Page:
Here are the three rules of improv as established by the Commune, the fictional improv troupe in Mike Birbiglia's "Don't Think Twice," one of the funniest, warmest and best movies of the year:

Here are the three rules of improv as established by the Commune, the fictional improv troupe in Mike Birbiglia's "Don't Think Twice," one of the funniest, warmest and best movies of the year:

1. Say yes.

2. It's all about the group.

3. Don't think.

Birbiglia plays Miles, the founding member of the Commune who has toiled teaching others the art form despite being "inches" away from landing a spot on the TV show "Weekend Live" (a thinly veiled reference to SNL) years prior.

Other members of the Commune include Samantha (Gillian Jacobs), a one-time fan who is living her dream now as a member. Then there's her boyfriend Jack (Keegan-Michael Key), who's got talent both comedic and self-promotional.

Bill (Chris Gethard) is working as hard at his writing as he is not to disappoint his father. Allison (Kate Micucci) is expressing herself as a way to continue to push her true passion for drawing to the back burner. And constant pot-smoker Lindsay (Tami Sagher) is living the cliché by living with her parents.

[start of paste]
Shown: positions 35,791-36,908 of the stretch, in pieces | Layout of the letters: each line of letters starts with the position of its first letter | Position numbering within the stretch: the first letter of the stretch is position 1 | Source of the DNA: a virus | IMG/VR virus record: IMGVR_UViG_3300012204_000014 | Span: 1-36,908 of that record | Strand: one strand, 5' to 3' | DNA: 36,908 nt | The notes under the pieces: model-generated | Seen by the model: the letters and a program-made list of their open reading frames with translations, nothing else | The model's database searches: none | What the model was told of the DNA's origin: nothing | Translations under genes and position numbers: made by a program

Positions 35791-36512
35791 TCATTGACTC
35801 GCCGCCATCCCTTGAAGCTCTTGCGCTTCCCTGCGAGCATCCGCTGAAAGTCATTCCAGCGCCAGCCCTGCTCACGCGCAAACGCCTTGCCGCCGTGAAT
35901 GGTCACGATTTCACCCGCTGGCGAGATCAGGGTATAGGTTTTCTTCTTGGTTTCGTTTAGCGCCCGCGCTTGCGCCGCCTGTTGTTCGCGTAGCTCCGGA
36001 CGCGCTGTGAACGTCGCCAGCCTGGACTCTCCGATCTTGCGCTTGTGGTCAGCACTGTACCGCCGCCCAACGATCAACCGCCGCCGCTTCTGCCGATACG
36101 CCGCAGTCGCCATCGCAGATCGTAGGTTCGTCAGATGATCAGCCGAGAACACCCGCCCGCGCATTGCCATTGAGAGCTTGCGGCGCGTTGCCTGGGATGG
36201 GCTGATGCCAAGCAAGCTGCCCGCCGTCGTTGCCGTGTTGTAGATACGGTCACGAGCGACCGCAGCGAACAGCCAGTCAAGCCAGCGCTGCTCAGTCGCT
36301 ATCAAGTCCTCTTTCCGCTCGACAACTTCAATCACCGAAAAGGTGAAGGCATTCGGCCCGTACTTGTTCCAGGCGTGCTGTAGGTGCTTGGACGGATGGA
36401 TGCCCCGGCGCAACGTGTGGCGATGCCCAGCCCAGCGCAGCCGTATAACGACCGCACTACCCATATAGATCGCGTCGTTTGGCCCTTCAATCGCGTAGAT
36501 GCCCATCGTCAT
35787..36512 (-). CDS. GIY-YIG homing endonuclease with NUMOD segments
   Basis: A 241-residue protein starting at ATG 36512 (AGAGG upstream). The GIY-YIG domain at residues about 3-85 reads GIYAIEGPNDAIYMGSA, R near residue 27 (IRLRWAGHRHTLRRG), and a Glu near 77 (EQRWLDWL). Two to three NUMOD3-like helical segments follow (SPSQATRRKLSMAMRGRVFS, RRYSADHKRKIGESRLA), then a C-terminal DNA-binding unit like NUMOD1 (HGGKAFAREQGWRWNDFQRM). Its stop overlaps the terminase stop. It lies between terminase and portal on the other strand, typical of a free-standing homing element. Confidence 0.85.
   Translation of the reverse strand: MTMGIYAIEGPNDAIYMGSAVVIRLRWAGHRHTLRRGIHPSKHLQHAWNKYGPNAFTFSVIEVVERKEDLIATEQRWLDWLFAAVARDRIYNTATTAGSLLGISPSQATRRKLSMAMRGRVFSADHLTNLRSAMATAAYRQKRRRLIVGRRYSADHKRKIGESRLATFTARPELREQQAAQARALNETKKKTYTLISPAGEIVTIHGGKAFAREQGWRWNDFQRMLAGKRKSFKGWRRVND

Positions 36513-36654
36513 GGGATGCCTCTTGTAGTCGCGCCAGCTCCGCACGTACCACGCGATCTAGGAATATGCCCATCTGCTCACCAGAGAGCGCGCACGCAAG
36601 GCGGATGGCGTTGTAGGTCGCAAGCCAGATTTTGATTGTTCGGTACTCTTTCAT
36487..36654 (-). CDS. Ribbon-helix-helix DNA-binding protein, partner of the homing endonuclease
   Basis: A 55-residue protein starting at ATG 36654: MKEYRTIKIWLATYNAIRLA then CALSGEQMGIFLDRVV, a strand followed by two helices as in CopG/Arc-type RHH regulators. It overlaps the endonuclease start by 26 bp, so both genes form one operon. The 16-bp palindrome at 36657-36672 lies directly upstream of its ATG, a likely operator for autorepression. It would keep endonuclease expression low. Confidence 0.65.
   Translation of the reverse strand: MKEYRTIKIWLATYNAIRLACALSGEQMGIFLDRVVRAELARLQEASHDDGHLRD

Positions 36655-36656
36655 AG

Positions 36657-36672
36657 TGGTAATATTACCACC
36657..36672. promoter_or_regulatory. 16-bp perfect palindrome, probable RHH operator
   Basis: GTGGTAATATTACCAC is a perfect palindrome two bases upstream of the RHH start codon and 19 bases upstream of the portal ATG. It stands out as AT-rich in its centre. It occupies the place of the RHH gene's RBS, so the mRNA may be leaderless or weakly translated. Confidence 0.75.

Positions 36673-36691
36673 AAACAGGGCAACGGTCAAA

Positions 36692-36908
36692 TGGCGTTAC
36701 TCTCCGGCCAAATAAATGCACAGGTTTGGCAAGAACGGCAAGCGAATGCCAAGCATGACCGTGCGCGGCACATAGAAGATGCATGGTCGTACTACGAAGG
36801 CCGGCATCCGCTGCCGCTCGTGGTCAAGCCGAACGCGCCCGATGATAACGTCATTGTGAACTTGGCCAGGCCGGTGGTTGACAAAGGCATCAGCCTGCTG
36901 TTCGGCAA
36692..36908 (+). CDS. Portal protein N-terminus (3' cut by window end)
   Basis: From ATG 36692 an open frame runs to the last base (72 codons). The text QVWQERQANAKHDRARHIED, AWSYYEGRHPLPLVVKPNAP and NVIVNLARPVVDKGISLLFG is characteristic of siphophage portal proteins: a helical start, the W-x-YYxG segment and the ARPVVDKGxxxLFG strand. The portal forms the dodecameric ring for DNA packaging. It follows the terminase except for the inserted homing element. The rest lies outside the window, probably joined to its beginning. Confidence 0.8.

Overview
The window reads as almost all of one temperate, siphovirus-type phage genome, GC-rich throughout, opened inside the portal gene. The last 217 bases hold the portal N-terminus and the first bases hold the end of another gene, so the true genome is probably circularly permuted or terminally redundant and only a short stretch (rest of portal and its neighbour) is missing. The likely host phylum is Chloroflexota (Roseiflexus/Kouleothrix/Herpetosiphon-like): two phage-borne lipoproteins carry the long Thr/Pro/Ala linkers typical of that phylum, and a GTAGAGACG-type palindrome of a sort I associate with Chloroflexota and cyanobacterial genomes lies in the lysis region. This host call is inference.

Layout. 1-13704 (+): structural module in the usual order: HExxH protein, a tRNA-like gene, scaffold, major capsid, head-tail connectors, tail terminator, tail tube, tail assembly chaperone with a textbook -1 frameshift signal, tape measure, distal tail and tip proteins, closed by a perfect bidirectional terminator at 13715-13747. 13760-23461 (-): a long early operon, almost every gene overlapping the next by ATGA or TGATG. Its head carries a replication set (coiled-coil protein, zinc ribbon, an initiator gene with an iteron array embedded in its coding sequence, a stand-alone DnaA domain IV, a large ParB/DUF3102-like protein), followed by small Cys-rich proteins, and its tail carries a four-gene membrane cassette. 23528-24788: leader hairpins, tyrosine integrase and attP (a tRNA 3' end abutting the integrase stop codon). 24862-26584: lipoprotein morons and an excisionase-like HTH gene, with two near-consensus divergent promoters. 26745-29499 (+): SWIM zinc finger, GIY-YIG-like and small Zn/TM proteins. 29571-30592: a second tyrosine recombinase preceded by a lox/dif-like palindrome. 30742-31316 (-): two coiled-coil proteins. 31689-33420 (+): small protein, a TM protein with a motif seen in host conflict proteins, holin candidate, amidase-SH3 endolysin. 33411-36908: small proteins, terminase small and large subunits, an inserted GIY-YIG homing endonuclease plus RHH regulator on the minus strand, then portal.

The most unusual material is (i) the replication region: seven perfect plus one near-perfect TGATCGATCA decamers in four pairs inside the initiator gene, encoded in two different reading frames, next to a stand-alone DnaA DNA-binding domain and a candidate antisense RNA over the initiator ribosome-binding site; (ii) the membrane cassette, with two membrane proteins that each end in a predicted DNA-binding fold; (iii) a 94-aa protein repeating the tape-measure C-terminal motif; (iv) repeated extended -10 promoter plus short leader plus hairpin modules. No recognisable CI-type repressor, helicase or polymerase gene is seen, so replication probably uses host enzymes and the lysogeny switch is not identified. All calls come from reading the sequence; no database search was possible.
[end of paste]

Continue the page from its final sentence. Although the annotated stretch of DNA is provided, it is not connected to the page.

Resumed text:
The Commune's cult following doesn't exactly pay the bills, and its members live the classic lives of struggling New York City artists. When one member does get an introduction to the success they've all dreamed of, rifts threaten the troupe.

"Don't Think Twice" is a sendup of improv comedy tropes (troupe tropes?), yes, but every second of it is done with love.

In fact, the whole movie is a relatable love letter to that moment where the idea of following your dreams starts to come into question. "I feel like your 20s are all about hope," says Miles. "And then your 30s are all about how dumb it was to hope."

It's also very, very, very funny. It's not a parody of improv, it's some actual bust-a-gut funny stuff from an amazingly talented cast. Key mixes funny with complex emotions. Between this and her work on the Netflix series "Love," I think it's overdue to praise Jacobs' combined comedic-dramatic talents.

And Birbiglia follows up his intensely personal first movie "Sleepwalk With Me" with another loving take on the ups and downs of the business of making people laugh. This is a leap forward for him as a filmmaker. It's layered, heartfelt and manages to make the whole ensemble feel like real people.

To repeat, "Don't Think Twice" isn't just one of the best comedies of the year. It's one of the best movies. It's time that people appreciate what great comedy takes, including maybe the Academy? Hint, hint.